Katzav: ‘I won’t re­sign’

Is­raeli pres­i­dent bats away at­tacks de­spite rape charges

The Jewish Chronicle - - NEWS - FROM JEFF BARAK, JERUSALEM

IS­RAEL’S PRES­I­DENT, MOSHE Katzav, has an­grily brushed aside calls for his im­me­di­ate res­ig­na­tion fol­low­ing his in­dict­ment ear­lier this week on charges of rape, sex­ual ha­rass­ment and breach of trust.

In­stead, he launched an emo­tional tirade against the me­dia and Is­rael’s po­lice at a spe­cially con­vened press con­fer­ence at the pres­i­den­tial res­i­dence in Jerusalem on Wed­nes­day night.

In­sist­ing on his in­no­cence, Pres­i­dent Katzav said: “When the truth comes out, cit­i­zens of Is­rael, you will be in shock.” Mr Katzav ac­cused the me­dia of McCarthy­ism and said the po­lice had been work­ing hand-in-hand with the press to en­sure his down­fall. He said he was the vic­tim of a brain­wash­ing cam­paign and a “me­dia lynch”.

But im­me­di­ately af­ter the pres­i­dent’s speech, Prime Min­is­ter Ehud Olmert called on Mr Katzav to re­sign. Giv­ing the key­note ad­dress at the Her­zliya Con­fer­ence, Mr Olmert said Mr Katzav could no longer func­tion as pres­i­dent.

For­eign Min­is­ter Tzipi Livni has also called for Pres­i­dent Katzav’s res­ig­na­tion while 30 Knes­set mem­bers have signed a pe­ti­tion call­ing on the Knes­set House Com­mit­tee to be­gin pro­ceed­ings to re­move Pres­i­dent Katzav from of­fice.

At his press con­fer­ence, Mr Katzav pledged to re­sign im­me­di­ately if At­tor­ney-Gen­eral Me­nachem Mazuz for­mally in­dicted him. On Tues­day, Mr Mazuz an­nounced that he was minded to in­dict the pres­i­dent on a num­ber of charges, in­clud­ing rape. In the mean­time, Pres­i­dent Katzav’s lawyers have asked the Knes­set to grant Mr Katzav a tem­po­rary leave of ab­sence from the pres­i­dency. If this is granted, Knes­set Speaker Dalia Itzik will re­place him. She will con­tinue in her Knes­set role but also un­der­take the ex­ec­u­tive and cer­e­mo­nial du­ties of the pres­i­dent, such as the swear­ing-in of new judges and re­ceiv­ing new am­bas­sadors.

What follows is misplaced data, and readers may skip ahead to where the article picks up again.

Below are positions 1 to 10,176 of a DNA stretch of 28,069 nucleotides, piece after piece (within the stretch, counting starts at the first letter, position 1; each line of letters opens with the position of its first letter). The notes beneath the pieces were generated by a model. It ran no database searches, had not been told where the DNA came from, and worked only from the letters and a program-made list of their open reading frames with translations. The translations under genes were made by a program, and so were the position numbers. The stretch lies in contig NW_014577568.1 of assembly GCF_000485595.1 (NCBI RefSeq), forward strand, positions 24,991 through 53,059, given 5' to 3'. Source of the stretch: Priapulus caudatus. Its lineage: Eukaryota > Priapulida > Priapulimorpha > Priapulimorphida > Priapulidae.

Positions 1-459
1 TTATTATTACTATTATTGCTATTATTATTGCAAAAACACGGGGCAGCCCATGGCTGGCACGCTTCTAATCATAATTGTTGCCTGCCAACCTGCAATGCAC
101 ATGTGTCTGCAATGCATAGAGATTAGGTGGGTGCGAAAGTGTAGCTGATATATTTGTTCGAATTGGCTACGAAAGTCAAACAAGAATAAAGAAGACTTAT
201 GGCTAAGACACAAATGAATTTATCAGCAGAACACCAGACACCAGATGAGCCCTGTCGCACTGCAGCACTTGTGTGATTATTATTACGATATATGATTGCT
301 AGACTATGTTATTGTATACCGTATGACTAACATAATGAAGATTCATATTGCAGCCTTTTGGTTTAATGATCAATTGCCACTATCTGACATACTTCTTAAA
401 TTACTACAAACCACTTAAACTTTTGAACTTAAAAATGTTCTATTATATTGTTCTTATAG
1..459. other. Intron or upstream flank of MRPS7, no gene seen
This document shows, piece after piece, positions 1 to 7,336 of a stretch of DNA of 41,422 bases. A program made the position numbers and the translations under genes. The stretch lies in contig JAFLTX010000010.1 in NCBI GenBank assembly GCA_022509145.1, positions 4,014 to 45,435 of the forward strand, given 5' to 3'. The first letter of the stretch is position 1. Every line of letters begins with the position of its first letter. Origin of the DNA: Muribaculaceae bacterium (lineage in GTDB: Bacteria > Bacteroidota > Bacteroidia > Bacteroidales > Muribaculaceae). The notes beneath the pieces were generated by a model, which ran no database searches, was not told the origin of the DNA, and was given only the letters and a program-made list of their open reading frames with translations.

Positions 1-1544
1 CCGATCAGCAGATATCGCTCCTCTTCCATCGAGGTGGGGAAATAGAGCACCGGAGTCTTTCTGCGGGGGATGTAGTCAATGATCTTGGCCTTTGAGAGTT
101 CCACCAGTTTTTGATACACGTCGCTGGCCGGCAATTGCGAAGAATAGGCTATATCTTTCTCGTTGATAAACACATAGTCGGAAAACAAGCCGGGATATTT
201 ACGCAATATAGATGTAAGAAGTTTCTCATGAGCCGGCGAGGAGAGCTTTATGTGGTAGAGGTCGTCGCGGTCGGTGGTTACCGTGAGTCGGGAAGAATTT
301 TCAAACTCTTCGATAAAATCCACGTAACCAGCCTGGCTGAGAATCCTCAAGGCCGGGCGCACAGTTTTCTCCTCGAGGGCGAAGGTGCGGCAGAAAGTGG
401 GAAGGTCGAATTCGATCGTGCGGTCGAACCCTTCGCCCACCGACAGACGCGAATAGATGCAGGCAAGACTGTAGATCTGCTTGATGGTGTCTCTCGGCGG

Elec­tions for a new pres­i­dent are sched­uled for May, when Mr Katzav’s seven-year term ends, but if he re­signs or is im­peached by the Knes­set (which would de­mand a spe­cial ma­jor­ity of 90 Knes­set mem­bers out of the 120-seat Knes­set), new elec­tions will take place 45 days af­ter Mr Katzav leaves of­fice. The pres­i­dent is elected by a se­cret vote of the Knes­set, so as to al­low politi­cians to vote ac­cord­ing to con­science and not the party whip.

Two politi­cians have al­ready de­clared their can­di­dacy for the pres­i­dency, the Likud’s Reuven Rivlin, a for­mer Knes­set speaker, and Labour’s Co­lette Avi­tal. Vice pre­mier Shi­mon Peres, who sur­pris­ingly lost out to Mr Katzav in 2000, has yet to an­nounce whether he in­tends to run again. If he de­cides not to, Ms Itzik is re­port­edly con­sid­er­ing stand­ing for pres­i­dent on the Kadima Party ticket.

Past opin­ion polls have shown that the 83-year-old Mr Peres would be a pop­u­lar choice with the pub­lic, but the vet­eran leader is wary of again los­ing out in a se­cret Knes­set vote.

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